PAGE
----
Everything is interconnected








The ink brush pictures I posted here today are from the few of a series of over ninety that have survived, which I did over very brief periods of time mostly in 2006. They are quite different from the previously detailed pen ink drawings I was used to making. Some I cut out and used in a long series of collage type drawings that can be viewed in the artwork section of the site. Some have been used as paper for journaling and thrown away. They are fast and automatic and they reflect cellular and emotional experience and memory. Our emotional and cellular memories come through dreams, art, behaviours, and responses to events, choices and symptoms. Trauma, violence, accidents, medical events and experiences under anaesthesia still linger in our bodies long after the events have ended. Pat Ogden** writes: “Body” memory is another term that has been used clinically to identify implicit somatic memory (Siegel, 2003). Body memory refers to recollections of trauma that emerge through somatic experience: muscle tension, movements, sensations, autonomic arousal, and so on. In 1907 Janet described body memories and their contribution to trauma symptoms: The different regions of our body participate in all the events of our life and in all our sentiments. Let us consider two individuals, both of them wounded in the shoulder, one by an elevator, the other by an omnibus. These wounds have long been cured, but you can easily understand that the remembrance of a sensation in the shoulder, that even the idea of the shoulder, is a part of the remembrance of the accident; it is enough that you touch one of these patients on the shoulder for this peculiar sensation to remind him of his accident and determine the crisis. Thus tactile sensations, internal sensations (such as trembling), kinesthetic responses (such as muscular tension), vestibular responses (such as feelings of dizziness that occur in response to trauma stimuli), and the somatic components of a defensive subsystem (such as the constriction associated with freezing) are all examples of ways in which the trauma is remembered through implicit body memories. These nonverbal memories are difficult for most traumatized individuals to understand, let alone revise or change. They manifest in somatosensory intrusions and confusing emotional outbursts.’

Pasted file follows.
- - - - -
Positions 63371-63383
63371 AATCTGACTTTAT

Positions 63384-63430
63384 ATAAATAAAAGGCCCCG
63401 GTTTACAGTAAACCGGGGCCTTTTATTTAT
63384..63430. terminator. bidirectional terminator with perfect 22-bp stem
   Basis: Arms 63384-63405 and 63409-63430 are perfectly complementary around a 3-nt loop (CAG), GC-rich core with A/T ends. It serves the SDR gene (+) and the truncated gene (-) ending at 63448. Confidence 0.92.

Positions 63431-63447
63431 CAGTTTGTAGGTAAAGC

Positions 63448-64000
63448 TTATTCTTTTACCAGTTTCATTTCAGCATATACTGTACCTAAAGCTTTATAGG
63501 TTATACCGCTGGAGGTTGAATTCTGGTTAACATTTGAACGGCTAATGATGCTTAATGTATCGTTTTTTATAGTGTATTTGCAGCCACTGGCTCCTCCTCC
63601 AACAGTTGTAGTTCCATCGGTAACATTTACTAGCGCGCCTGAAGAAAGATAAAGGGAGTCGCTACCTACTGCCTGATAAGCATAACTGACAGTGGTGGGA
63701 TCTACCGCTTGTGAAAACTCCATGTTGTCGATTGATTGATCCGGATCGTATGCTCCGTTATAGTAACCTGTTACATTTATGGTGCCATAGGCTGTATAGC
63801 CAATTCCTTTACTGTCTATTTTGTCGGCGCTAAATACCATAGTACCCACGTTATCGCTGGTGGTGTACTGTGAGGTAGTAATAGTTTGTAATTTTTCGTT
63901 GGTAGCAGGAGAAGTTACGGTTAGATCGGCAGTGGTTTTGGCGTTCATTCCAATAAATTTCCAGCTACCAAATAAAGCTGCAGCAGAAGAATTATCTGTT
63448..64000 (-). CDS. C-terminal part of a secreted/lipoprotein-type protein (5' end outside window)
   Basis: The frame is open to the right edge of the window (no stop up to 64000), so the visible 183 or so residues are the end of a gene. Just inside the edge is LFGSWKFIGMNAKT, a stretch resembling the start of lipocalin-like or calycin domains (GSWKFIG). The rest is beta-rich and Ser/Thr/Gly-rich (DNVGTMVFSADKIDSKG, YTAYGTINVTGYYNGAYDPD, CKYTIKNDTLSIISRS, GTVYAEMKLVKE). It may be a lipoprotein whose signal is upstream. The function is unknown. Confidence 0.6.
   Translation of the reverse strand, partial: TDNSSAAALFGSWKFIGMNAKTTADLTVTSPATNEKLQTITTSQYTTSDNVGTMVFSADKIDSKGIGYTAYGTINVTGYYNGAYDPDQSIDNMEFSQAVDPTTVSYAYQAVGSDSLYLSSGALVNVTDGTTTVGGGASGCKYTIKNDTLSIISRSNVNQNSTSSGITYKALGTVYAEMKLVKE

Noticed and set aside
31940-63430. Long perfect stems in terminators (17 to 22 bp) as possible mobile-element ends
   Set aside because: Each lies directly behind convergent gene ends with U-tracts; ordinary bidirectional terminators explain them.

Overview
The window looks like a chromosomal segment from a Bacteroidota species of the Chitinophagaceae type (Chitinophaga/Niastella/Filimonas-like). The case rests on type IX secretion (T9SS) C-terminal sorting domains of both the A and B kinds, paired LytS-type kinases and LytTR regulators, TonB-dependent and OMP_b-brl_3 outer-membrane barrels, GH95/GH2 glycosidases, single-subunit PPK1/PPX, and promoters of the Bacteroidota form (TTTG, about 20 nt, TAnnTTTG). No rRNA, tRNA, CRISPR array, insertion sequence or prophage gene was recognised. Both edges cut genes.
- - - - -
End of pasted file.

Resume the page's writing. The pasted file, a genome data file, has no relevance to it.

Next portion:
The body keeps the score. An observer part of the self witnesses what happens. Our soul knows. And at some level all our human experience is interconnected. Experiences like abortions, miscarriages or births are all significant parts of women’s lived experience even though they are more or less taboo subjects in many cultures for various reasons…. They influence us and our creativity. Residual energy of unmetabolized emotions generated from disrupted pregnancies, for instance, can hinder the flow of our creativity in general. Art and dreams are channels through which subconscious and cellular information arises in condensed forms. In dreams and art mechanisms like condensation, displacement, dramatization or elaboration take place. Freud said that unconscious feelings often express themselves in dramatized or pictorial form. Banished knowledge always finds ways to surface. It can become the fertile ground for creative and artistic processes and narratives.

** Pat Ogden, Trauma and the Body: A Sensorimotor Approach to Psychotherapy (Norton Series on Interpersonal Neurobiology) (p. 235)


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